Another issue of which brands should be aware concerns gTLDs associated with industries of heightened concern or a geographic region. For example, on the industry and professional side, some of the new gTLDs include .DOCTOR, .HEALTH, .ATTORNEY, .LAWYER, .ACCOUNTANT(s) and various ones related to real estate and finance/banking. Geographic gTLDs stretch from .NYC to .BERLIN to .TOKYO and so on.
As marketing for the new gTLDs has been minimal, no one knows for sure what the public will assume of these gTLDs. Given the specificity of these gTLDs and the fact that there actually are some gTLDs (“community” and otherwise) with wide-ranging requirements, will they incorrectly assume that the registrant of a second-level domain name in one of these occupation-specific gTLDs must have shown that she holds the proper licenses and is free of any serious violations? .NYC has certain requirements for its registrants, while many other city-based gTLDs do not. Will the public, knowing of the .NYC requirements (which might or might not be easy to circumvent anyway), assume that any business with a .LONDON second-level domain name must actually have shown that it is located in London?
Certainly, some brands will want to participate by registering second-level domain names in these industry-/professional- or geographic-specific gTLDs, especially where their company is closely aligned with that industry or profession, or has operations in that city. The concern, however, is whether there will be any backlash to all domain names within a gTLD when a consumer gets scammed by someone she assumed had a professional license he did not, or when a consumer believes he is getting an authentic piece of merchandise from a Tokyo business when the actual manufacturer or retailer is somewhere else. Such fears might be overblown, but they are worth considering. As always, brands should consult their internal marketing and legal teams or outside counsel, if necessary, to weigh risks and rewards.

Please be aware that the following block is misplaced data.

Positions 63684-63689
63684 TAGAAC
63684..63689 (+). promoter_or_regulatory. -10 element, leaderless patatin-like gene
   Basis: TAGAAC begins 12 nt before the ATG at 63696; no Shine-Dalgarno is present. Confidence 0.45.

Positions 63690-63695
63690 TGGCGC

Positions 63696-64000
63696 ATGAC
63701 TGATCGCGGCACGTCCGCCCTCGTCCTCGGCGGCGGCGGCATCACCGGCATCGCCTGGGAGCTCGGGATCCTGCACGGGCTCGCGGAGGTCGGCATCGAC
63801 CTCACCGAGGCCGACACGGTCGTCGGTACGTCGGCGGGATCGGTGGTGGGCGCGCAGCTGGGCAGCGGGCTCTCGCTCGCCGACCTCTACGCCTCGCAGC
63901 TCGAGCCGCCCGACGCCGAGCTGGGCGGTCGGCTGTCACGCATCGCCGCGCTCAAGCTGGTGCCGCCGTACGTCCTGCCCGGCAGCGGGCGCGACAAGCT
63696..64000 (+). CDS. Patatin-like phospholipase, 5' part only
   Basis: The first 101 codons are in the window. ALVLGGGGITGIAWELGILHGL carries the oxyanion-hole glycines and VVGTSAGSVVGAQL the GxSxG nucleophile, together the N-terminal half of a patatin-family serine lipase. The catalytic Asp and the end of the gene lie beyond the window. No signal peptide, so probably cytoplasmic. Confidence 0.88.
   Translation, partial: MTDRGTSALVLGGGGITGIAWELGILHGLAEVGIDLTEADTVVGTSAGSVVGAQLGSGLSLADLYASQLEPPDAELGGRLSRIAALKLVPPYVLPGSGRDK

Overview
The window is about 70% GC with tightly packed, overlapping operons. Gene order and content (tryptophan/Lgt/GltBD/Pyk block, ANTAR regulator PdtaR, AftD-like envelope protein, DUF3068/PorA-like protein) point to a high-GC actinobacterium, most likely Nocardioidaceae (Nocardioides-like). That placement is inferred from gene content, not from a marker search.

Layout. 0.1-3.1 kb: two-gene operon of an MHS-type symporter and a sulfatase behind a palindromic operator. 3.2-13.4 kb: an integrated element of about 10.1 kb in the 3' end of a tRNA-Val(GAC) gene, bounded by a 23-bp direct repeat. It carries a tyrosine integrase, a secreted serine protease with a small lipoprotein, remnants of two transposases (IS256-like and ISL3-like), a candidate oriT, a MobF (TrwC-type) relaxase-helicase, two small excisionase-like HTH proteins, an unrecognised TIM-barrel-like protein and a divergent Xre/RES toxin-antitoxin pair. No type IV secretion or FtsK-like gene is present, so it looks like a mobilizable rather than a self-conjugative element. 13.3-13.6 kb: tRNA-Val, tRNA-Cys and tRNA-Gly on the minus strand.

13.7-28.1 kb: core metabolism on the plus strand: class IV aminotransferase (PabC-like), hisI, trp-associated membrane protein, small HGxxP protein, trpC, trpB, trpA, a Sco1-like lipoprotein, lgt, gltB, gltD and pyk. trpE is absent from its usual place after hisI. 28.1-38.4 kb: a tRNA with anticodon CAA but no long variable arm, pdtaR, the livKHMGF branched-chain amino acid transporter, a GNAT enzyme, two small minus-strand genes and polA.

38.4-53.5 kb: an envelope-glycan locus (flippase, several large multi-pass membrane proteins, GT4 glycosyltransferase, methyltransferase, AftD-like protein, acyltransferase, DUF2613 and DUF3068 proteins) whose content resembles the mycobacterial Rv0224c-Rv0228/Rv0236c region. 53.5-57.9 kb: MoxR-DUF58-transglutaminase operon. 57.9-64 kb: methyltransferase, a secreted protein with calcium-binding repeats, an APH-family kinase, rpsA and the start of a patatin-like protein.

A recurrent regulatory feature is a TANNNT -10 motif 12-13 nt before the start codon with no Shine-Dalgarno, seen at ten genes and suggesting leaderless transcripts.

ANA Calls on New York Delegation to Oppose Ad Tax Proposal that could Significantly Impact the State’s Economy
Posted: Sep 29, 2014 12:00am ET
In case you missed it, today Politico Morning Tax and New York Capital Playbook included the letter that ANA sent to all members of the New York Delegation marking the start of Advertising Week in New York. The letter urges opposition to draft tax reform proposals in Congress that would drastically cut the advertising deduction.
As thousands of marketing and communications professionals come together for Advertising Week to discuss best practices and the future of advertising, it is also a perfect time to recognize the important role that advertising plays in the state and city of New York. It is fitting that Advertising Week is held in New York as the city is the center of the advertising industry we know today. From the start of the industry until the present day, advertising continues to be one of the major driving forces in the New York economy, as it creates new jobs and generates sales.
According to a recent study commissioned by The Advertising Coalition and the ANA and conducted by IHS Global Insight, advertising accounts for $510.9 billion of economic output in New York – that is 19.7 percent of the $2.5 trillion total economic output in the state. These impressive figures unfortunately could be in serious jeopardy because of a proposed major change to the U.S. Tax Code that would severely impact the bottom lines of New York companies and place New York jobs and sales at risk.
New York businesses will face a significant financial burden as a result of the proposals in Congress. Companies that spend $1 million or more on advertising in a year would be allowed to deduct only 50% of their advertising costs. The remaining 50% would have to be amortized over ten years in the House draft and five years in the Senate draft.
Since 1913, when the federal income tax was first enacted, 100 percent of advertising expenditures have been deductible in the year in which they are expended—treated no differently than any other ordinary and necessary business expense, like salaries, rent, utilities and office supplies. A study by Nobel Laureates in Economics, George Stigler and Kenneth Arrow, found that there was no economic or tax basis for amortizing advertising.
True tax reform in this country should not focus on penalizing companies that advertise; rather, tax reform should focus on closing loopholes and special interest write-offs that limit the competitiveness of all businesses, whether in New York or nationwide.